Late in the book, Kingwell asks: "How did a performer of other people's music, however brilliant,... achieve a status of almost mythic dimensions?" (p. 187). Why does he attract the "busloads of Japanese pilgrims, the academic conferences, ... the coffee-table books, films, commemorative stamps, devotional tattoos"? (p. 187). By this point, given Kingwell's wide-ranging discussions and overt rejection of linear narrative and its implicit causality, we do not expect an answer--"we must not over-estimate our ability to explain, even as we seek illumination of the life lived" (p. 189). To my mind, the strongest part of this book is Kingwell's willingness to let some things remain unsolved, including genius. In the end, he, like other Gould commentators, opts for wonder: "There is, I think, no better word for the exhilarating, demanding, and self-justifying experience of encountering a Glenn Gould interpretation" (p. 194). This is refreshingly honest from a popular philosopher.

In the chapter "Genius," Kingwell introduces and half-mocks current theories on "the Great Names" in the history of art: "In popular sociological texts of our own day, the exceptional is made ordinary, success analyzed in order to demystify it and make us all feel better" (p. 51). He defines his slippery terms, scoops out conveniently appropriate definitions, and pronounces Gould a genius. The label is confirmed, but no pat answers are offered for why; simple answers would break the spell. Coffee table books and gushing films have arrived at the same conclusion, but never with such nuance and intelligence.

The most enjoyable, focused, and funniest chapter is "Illness," which dismisses the postmortem diagnosis that Gould had Asperger syndrome. (Trendy analytical trends of the past included the belief that Gould was gay, which did even less to explain his gifts or bizarre ways.) Kingwell begins bluntly: "It is not possible, now, to confirm the suspicion that Gould had Asperger syndrome" (p. 105). He cites scientific and popular Asperger celebrity lists that include everyone from Steven Spielberg to Woody Allen, from Mozart to Mahler, and asks, "What self-respecting creative person could resist having at least one or two symptoms to get them onto that list?" (p. 107). Such massive lists are invalidated by their all-inclusiveness. More important, Kingwell asks, "Even supposing Gould did have Asperger syndrome, what difference can it make?" (p. 106). What remains is wonder.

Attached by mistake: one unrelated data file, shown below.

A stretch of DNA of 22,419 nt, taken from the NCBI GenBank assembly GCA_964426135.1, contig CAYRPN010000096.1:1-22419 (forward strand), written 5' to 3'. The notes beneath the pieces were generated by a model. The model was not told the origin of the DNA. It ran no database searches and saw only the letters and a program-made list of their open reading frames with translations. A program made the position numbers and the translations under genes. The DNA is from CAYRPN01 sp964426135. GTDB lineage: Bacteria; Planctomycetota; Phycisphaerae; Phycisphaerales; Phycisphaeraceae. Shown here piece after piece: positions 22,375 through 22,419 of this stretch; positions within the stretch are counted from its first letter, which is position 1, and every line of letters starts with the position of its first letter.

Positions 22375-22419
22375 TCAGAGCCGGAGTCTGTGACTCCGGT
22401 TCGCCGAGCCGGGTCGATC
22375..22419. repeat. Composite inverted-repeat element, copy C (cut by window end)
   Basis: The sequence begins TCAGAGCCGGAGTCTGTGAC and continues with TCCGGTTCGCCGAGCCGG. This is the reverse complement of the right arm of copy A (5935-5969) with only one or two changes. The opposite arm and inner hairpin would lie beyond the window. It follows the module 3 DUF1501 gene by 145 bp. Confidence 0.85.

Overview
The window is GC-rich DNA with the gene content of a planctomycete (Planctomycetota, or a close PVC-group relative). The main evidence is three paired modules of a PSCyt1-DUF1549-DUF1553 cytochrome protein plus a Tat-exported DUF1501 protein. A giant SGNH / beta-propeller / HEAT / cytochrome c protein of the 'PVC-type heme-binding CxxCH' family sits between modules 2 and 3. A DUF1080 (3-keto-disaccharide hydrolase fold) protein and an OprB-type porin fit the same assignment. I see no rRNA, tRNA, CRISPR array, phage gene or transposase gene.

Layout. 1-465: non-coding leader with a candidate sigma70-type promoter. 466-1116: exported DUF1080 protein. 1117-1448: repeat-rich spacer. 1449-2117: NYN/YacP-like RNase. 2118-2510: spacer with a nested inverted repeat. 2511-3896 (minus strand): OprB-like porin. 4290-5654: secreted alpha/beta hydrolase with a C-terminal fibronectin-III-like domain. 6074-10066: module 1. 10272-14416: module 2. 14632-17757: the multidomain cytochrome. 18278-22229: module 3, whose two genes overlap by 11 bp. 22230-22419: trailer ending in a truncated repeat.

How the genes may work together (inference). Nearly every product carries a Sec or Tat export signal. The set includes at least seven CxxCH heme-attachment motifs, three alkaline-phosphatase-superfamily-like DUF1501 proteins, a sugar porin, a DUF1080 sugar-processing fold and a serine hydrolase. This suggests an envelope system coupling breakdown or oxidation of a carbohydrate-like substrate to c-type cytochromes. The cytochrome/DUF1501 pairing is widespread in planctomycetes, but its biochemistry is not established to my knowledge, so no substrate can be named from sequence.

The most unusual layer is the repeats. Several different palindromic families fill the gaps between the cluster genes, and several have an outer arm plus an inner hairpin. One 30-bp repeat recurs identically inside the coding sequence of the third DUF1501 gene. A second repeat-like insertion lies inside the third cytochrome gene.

Canadian contralto Maureen Forrester stated that Gould could be extremely "corny," and no serious biographical consideration of Gould has applauded his humor. To my knowledge, however, Kingwell is the first critic to expose at length the horrible humor for the criminal act it usually was. Hermetic Gould was also a ham, one who often found his audience on the other side of a telephone line or via the airwaves. Gould was forever on the CBC putting on silly costumes and unfunny German and Oxbridge accents. If he were not Gould, and if he were not in Canada at the right time, it is inconceivable that such antics would have been allowed. His "belaboured humour ... is best left at the dinner table, if anywhere. Unfortunately, Gould lacked such a mundane outlet even as he had access to more public ones," like the CBC and industry magazines, such as _High Fidelity_ (p. 182).

Glenn Gould is really an addendum to the fine biographies already out there, and its short, friendly chapters invite revisiting. Very often one feels that the book is more about Kingwell than about Gould, which makes it perfectly appropriate, perfectly Gouldian; Gould's personality and interpretations also tended to overshadow Bach and Beethoven's written notes. The web of philosophical ideas Kingwell spins from Gould's thought sometimes seems farfetched—such as when he cites writers Gould did not and could not have known—but he makes Gould relevant to today. He turns Gould into a text that is a point of departure for other, greater intellectual discoveries.


Notes

[1]. Tamas Dobozy, "The Inert Landscapes of György Ferenc," in Last Notes and Other Stories (New York: Arcade Publishing, 2006), 122.

[2]. Bruno Monsaingeon, "Introduction to The Last Puritan," http://www.collectionscanada.gc.ca/glenngould/028010-502.15-e.html. Monsaingeon, who translated Gould's writings into French, considered Gould a fabulous writer--unlike every other biographer or Gould scholar.

[3]. I thank Damjana Bratuž for her help with the "Italian Gould," including her thoughts on literal and cultural mistranslations that may account for past biographical confusion. For one of the rare instances of Anglophone Gould scholarship that considers reception in a language other than English, see http://www.damjanabratuz.ca/essays/gould/gould_presence.htm.

[4]. Otto Friedrich, Glenn Gould: A Life and Variations (Toronto: Key Porter Books, 1990), 13.

[5]. Kevin Bazzana, Wondrous Strange: The Life and Art of Glenn Gould (Oxford: Oxford University Press, 2004), 30.

[6]. Quoted in Edward Said, "The Music Itself: Glenn Gould's Contrapuntal Vision," in Music at the Limits (New York: Columbia University Press, 2008), 6. Said has written convincingly about Gould's favorable views of composers who were not in tune with their times. Said's many essays on Gould are the only major omission in this book (Kingwell does cite Said, but not in connection with Gould).

Jason Blake teaches in the Department of English at the University of Ljubljana in Slovenia. His book Canadian Hockey Literaturewill be published by the University of Toronto Press in 2010. He can be reached at blake.jason@guest.arnes.si. This review is also published in H-Canada, H-Net Reviews.